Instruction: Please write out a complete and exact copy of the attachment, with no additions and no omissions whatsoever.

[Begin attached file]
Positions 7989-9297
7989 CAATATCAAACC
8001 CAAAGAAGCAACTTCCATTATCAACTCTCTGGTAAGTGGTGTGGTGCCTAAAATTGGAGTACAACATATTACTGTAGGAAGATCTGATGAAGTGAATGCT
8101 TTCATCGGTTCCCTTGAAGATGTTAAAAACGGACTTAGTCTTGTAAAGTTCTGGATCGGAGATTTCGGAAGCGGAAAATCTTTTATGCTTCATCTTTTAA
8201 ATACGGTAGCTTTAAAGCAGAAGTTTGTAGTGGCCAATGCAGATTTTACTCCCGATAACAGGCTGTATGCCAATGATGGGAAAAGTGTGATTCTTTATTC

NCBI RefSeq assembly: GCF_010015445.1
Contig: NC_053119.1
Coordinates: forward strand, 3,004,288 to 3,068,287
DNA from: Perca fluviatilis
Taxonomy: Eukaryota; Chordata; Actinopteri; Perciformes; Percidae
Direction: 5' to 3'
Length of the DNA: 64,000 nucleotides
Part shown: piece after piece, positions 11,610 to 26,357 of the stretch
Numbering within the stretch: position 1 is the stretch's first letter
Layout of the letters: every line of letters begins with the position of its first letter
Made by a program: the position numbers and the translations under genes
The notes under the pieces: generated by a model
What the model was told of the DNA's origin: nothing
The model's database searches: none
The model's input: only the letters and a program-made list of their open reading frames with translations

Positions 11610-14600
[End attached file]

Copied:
Positions 7989-9297
7989 CAATATCAAACC
8001 CAAAGAAGCAACTTCCATTATCAACTCTCTGGTAAGTGGTGTGGTGCCTAAAATTGGAGTACAACATATTACTGTAGGAAGATCTGATGAAGTGAATGCT
8101 TTCATCGGTTCCCTTGAAGATGTTAAAAACGGACTTAGTCTTGTAAAGTTCTGGATCGGAGATTTCGGAAGCGGAAAATCTTTTATGCTTCATCTTTTAA
8201 ATACGGTAGCTTTAAAGCAGAAGTTTGTAGTGGCCAATGCAGATTTTACTCCCGATAACAGGCTGTATGCCAATGATGGGAAAAGTGTGATTCTTTATTC

NCBI RefSeq assembly: GCF_010015445.1
Contig: NC_053119.1
Coordinates: forward strand, 3,004,288 to 3,068,287
DNA from: Perca fluviatilis
Taxonomy: Eukaryota; Chordata; Actinopteri; Perciformes; Percidae
Direction: 5' to 3'
Length of the DNA: 64,000 nucleotides
Part shown: piece after piece, positions 11,610 to 26,357 of the stretch
Numbering within the stretch: position 1 is the stretch's first letter
Layout of the letters: every line of letters begins with the position of its first letter
Made by a program: the position numbers and the translations under genes
The notes under the pieces: generated by a model
What the model was told of the DNA's origin: nothing
The model's database searches: none
The model's input: only the letters and a program-made list of their open reading frames with translations

Positions 11610-14600